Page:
Missouri River Drought Picture Improves

Active rainfall patterns across the Midwest provided much-needed moisture to several portions of the Missouri River Basin, the Corps of Engineers reported June 4. Large areas of Montana, North Dakota, Wyoming, eastern South Dakota and eastern Nebraska received more than 200 percent of normal precipitation for the month of May. However, central South Dakota, western Nebraska, and eastern Colorado received as little as 25 percent of normal precipitation.

“The month of May brought significant rainfall to the northern and eastern portions of the Missouri River Basin, resulting in slightly above average May runoff,” said John Remus, chief of the Corps’ Missouri River Basin Water Management Division. “The runoff was higher than forecast last month.”

May runoff for the basin above Sioux City, Iowa, was 3.5 million acre-feet (maf.), which is 104 percent of average.

The division updated the forecast for whole-year runoff to 21.0 maf., 82 percent of average and 1.8 maf. higher than last month’s forecast.

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“While the precipitation provided relief for some portions of the basin, drought remains a concern as we move into the summer months,” Remus said. “The western portion of the basin received very little rain last month. As we enter the summer months, we will continue to serve all congressionally authorized purposes while dealing with the ongoing drought.”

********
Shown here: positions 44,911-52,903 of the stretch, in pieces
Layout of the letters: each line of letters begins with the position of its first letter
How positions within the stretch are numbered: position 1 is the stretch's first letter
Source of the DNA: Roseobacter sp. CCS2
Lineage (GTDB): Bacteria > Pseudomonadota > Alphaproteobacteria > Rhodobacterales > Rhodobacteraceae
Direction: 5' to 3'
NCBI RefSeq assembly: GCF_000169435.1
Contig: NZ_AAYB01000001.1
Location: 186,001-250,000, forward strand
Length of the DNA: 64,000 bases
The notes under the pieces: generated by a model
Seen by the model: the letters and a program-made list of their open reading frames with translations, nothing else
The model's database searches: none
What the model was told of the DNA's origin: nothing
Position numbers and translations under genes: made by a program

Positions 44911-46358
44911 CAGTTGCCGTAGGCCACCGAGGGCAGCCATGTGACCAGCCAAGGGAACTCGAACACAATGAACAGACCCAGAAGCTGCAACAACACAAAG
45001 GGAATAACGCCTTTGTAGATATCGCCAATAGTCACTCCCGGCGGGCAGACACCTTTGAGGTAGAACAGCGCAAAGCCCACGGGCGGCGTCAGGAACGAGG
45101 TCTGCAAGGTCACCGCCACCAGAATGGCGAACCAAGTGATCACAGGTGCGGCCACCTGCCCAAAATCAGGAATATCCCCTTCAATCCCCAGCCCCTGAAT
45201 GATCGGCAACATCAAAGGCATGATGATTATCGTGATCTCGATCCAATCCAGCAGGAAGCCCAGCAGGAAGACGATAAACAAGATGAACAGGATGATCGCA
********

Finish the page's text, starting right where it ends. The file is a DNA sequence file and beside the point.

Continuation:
Currently, 31 percent of the basin is experiencing abnormally dry or drought conditions with predictions showing persisting drought conditions through the end of August. Soil moisture is below normal in Montana, North Dakota, eastern Wyoming and Colorado and near normal in South Dakota and northern Nebraska.

The mountain snowpack was below normal all season long and peaked approximately one week earlier than normal. However, additional late season storms have extended the anticipated snow melt season and increased the overall volume expected from snowmelt.

Total system storage is currently 55.0 maf., 1.1 maf. below the top of the carryover multiple use zone. During May, system storage increased 1.0 maf. The improved forecast and increased storage in the reservoir system indicate the navigation flow support for the second half of the navigation season will be higher than earlier forecasts.

“The June 1 reservoir studies indicate navigation flow support for the second half of the navigation season, will be reduced to 1,000 cfs. below full service,” Remus said. “However, the official navigation flow support level for the second half of the navigation season will be based on the July 1 system storage check.”